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Properties of Lebesgue Integral

  1. Oct 13, 2014 #1
    1. The problem statement, all variables and given/known data
    Let ##f,g## be non-negative Lebesgue measurable functions, and let ##E## be a measurable set. Prove that:

    ##f\ge g\implies \int_E f d\lambda \le \int_E g d\lambda##

    2. Relevant equations


    3. The attempt at a solution
    I've been trying to apply Fatou's lemma but haven't been getting anywhere.
     
  2. jcsd
  3. Oct 13, 2014 #2
    Here's a little more detail on my attempt
    ## \int (f-g)\le liminf_{n\to\infty}\int{(f_n-g_n)}##
    ##\implies \int{f}-\int{g}\le liminf_{n\to\infty}\int{f_n}-liminf_{n\to\infty}\int{g_n}##
    ##\implies -\int g -limsup_{n\to \infty}\int{-g_n} \le -\int f -limsup_{n\to \infty}\int{-f_n} ##
    ##\implies \int g +limsup_{n\to \infty}\int{g_n} \ge \int f +limsup_{n\to \infty}\int{f_n} ##
    ##\implies \int g \ge \int f##

    My confusion arises when I compare this to monotonicity. I must be missing a step and it must be because I'm not using the fact that
    ##\int_E f=\int{f \mathcal{X}_E}##
     
  4. Oct 13, 2014 #3

    Ray Vickson

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    You are getting nowhere because the result is false. Try the example ##f(x) = 2, g(x) = 1 \; \forall x## and ##E = [1,2]##.
     
  5. Oct 13, 2014 #4

    Fredrik

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    I think one of those inequalities is supposed to point in the other direction. For example, if ##f\leq g##, then ##\int_E f\mathrm d\lambda\leq \int_E g\mathrm d\lambda##. There's more than one definition of the Lebesgue integral, so you will have to tell us which one you're using. Is ##\lambda## the Lebesgue measure on ##\mathbb R^n##, or just some arbitrary measure?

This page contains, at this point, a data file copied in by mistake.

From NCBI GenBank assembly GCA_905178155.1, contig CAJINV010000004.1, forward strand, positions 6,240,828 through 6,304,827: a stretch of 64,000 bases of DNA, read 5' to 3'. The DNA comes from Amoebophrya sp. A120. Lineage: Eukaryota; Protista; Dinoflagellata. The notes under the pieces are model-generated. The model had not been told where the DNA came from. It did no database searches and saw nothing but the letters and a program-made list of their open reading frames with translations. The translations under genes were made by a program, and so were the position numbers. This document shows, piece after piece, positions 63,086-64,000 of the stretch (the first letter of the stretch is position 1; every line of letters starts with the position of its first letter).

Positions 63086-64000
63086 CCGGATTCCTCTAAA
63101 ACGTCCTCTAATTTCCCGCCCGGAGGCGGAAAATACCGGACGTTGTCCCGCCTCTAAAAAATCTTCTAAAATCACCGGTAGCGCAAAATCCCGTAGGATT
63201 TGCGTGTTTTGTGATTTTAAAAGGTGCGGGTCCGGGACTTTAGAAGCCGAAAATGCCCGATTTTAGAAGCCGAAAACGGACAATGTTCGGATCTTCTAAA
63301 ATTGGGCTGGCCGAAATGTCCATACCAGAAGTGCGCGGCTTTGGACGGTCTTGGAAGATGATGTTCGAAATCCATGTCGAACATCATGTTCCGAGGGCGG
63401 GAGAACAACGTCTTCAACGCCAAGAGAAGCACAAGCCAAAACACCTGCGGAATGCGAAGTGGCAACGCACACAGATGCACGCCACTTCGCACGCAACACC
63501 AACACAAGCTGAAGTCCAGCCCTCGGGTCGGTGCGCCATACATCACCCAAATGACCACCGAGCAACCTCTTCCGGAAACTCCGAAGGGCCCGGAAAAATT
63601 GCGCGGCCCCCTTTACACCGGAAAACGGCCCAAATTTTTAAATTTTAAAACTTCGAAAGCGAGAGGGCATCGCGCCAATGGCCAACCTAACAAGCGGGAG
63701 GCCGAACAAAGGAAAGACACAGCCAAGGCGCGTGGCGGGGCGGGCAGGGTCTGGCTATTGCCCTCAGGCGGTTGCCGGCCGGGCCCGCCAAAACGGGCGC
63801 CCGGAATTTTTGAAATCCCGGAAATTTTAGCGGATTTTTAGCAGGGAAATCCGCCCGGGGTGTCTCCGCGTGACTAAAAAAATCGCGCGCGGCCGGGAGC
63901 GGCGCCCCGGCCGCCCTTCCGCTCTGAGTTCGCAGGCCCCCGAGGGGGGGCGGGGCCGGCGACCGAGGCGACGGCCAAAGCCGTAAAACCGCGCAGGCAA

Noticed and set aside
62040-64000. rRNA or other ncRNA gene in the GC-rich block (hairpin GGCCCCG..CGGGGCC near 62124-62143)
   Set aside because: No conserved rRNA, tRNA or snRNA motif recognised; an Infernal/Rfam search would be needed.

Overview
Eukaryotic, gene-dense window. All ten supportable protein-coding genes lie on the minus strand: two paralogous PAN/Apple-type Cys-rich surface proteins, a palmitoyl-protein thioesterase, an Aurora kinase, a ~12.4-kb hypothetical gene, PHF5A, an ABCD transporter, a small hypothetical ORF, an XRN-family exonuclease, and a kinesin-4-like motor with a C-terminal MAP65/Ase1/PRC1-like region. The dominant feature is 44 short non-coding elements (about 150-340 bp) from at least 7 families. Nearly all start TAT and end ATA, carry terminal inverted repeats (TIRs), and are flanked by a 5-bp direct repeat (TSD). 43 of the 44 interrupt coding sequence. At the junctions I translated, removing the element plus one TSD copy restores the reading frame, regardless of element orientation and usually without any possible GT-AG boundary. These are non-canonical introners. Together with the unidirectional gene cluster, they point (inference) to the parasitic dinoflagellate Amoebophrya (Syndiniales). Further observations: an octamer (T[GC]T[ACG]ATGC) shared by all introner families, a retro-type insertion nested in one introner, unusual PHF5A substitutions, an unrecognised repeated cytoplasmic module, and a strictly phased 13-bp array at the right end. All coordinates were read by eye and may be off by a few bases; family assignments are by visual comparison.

Regardless of what definition you're using, it will probably be slightly easier to break this up into two parts:
    (a) If ##f\geq 0## then ##\int_E f\mathrm d\lambda\geq 0##.
    (b) If ##f\leq g## then ##\int_E f\mathrm d\lambda\leq \int_E g\mathrm d\lambda##.

    (a) is slightly easier to prove than (b) alone, and if you have proved (a), it's very easy to use it to prove (b).
     
  6. Oct 13, 2014 #5
    Ack! That's not good, this was the professors practice problem for the upcoming test. Also, I double checked and the problem is stated here as he gave it to the class. Please disregard my request for assistance.
     
    Last edited: Oct 13, 2014
  7. Oct 13, 2014 #6

    Fredrik

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    Then there's a typo in the problem. If you reverse the direction of one of the inequalities, you get one of the standard theorems that's proved in every book on integration.
     
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